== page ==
Here is a gallery of just some of our shelter animals in the last several months
This newsletter covers the third quarter of 2009. Some highlights: Bingo is coming! Also, we participated in two awareness campaigns. Again, we have many people to thank for generous donations. Finally, we re–run a couple of stories from the last newsletter about how you can join our email list and Facebook, and we give directions to our shelter (visitors are always welcome).
Feedback about this newsletter is always appreciated; just send a pre–addressed email to the webmaster.
Also: images with a border around them (such as the ones just above this section) may be clicked to see an enlargement.
AARF Bingo Night: November 28th
Before you do anything else, mark your calendar for the evening of Saturday, November 28th. That's AARF Bingo night, and it is one of AARF•s• most fun events.
You can try your hand at Bingo, with as many cards as you think you can handle, in as many games as we can squeeze in for the night (last year it was over fifteen). You have a chance to win fabulous prizes (artwork, dining, drink and spa prizes, for example), socialize with friends and AARF supporters and enjoy food and beverages. Admission and the first Bingo card is US$20, and additional cards (again, as many as you would like) can be purchased for $5 each. Add a dinner for $19 (menu to be announced).
Lest we forget to mention, this all takes place in a lovely beach setting at Roy•s•.
Proceeds from the event will be used to help meet AARF•s• annual budget of $30,000 dollars. This includes expenses for spay/neuter surgeries, education projects and the care (food and boarding) of the animals that are brought to the shelter for adoption.
Details are as follows:
- Date: Saturday Nov 28
- Place: Roy’s Bayside Grill, Sandy Ground
- 5:30 PM – Happy Hour begins with a cash bar
- 6:00 PM – Dinner
- 7:00 PM – Bingo starts (Note: we are striving for a 7 PM sharp start time! We need to start on time to get in as many games as possible.)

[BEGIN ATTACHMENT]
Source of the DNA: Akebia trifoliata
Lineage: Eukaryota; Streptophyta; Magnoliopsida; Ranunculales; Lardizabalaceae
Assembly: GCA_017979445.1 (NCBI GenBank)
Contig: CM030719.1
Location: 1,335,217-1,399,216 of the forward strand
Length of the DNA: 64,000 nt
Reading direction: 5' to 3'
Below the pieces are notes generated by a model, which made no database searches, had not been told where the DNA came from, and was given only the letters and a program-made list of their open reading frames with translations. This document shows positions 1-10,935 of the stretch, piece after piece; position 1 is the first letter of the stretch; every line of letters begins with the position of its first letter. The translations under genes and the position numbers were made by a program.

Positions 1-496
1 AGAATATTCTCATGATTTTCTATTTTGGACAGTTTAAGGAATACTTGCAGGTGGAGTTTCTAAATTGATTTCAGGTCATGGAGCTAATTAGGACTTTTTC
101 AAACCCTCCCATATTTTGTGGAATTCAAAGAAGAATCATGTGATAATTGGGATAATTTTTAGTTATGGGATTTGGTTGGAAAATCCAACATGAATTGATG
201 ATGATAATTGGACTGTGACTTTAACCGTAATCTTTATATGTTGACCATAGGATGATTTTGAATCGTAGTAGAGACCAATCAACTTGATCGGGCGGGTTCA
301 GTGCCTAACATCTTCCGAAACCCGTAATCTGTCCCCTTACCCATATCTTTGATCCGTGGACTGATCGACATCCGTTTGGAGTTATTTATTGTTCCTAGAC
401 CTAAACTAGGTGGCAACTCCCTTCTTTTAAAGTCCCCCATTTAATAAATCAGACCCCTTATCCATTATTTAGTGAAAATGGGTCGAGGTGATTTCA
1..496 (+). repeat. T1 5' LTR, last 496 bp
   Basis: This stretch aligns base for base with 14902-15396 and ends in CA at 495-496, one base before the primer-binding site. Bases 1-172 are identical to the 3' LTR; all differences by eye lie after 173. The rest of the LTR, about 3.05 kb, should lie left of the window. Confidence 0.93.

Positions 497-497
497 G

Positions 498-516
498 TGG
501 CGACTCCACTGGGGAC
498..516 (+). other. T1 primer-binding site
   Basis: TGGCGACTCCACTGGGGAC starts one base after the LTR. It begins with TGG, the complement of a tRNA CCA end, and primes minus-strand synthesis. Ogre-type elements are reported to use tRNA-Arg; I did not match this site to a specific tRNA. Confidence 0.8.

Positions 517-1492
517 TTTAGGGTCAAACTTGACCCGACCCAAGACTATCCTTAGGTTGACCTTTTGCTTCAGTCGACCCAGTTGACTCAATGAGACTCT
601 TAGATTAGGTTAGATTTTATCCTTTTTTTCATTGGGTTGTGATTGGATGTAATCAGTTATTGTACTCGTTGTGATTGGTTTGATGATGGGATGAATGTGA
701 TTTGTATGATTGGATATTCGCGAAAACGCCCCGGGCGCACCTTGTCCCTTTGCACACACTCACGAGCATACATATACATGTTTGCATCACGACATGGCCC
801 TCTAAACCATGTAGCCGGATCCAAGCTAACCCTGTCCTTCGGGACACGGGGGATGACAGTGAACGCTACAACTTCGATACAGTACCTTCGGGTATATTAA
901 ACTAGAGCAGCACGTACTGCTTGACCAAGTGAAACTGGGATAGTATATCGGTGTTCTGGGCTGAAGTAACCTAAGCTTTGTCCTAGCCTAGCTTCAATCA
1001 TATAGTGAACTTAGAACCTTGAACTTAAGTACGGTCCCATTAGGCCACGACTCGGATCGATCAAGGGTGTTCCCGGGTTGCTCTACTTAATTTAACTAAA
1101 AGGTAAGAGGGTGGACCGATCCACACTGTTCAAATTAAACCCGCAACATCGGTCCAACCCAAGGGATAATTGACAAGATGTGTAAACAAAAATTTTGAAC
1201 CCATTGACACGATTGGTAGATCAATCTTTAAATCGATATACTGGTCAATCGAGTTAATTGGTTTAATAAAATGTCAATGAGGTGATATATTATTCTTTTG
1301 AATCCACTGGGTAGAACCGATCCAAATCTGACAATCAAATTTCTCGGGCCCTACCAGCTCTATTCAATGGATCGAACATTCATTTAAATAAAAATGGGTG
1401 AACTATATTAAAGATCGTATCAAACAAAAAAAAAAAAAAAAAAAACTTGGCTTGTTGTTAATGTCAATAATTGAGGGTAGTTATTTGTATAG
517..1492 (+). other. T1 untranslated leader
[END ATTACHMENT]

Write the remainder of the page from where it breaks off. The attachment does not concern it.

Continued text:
Tickets will be available starting Nov 4th at Anguilla Techni Sales and Morlens. Or you can call AARF (264–497–2731) and reserve your tickets. (Please leave your name, telephone number, good times to call you and the number of tickets you want.)
AARF received many wonderful donations of funding, volunteer time and much–needed supplies, and we'd like to send special thank yous to those that donated funds, goods, time among other wonderful things! To protect internet privacy, we sometimes choose to use initials.
Mere thank yous can't go far enough to express what these people have provided us. All donations go directly towards the welfare of AARF animals.
Viceroy General Manager, Jan Tibaldi, has presented a donation of $1000 US to the Anguilla Animal Rescue Foundation for the purchase of animal crates which will be available for pet owners to safely transport their pet for surgery, vaccinations and other needed pet care.
Suzie Donahue, AARF President, expressed the Foundation•s• gratitude for the generous and needed gift and thanked Viceroy for their continued support and willingness to partner with AARF to assist in making Anguilla a better place for the animals.
Cuisinart Resort and Spa donates to AARF
Bathing incoming homeless puppies and kittens at the Anguilla Animal Rescue Foundation•s• shelter is pretty much a daily occurrence. These days, each new arrival that often needs a thorough bath (or two) to clean up and to treat for fleas and ticks.
Cuisinart Resort and Spa made this task a little easier by donating a large bag of used towels for the homeless animals of Anguilla.
Sherri Hughes–Morton was instrumental in responding to AARF•s• request and Joyce Richardson, Assistant Executive Housekeeper/Laundry Manager, assisted by the laundry department employees, arranged for a large bag of used towels to be donated.
AARF is extremely grateful for the support and encouragement from the staff at Cuisinart.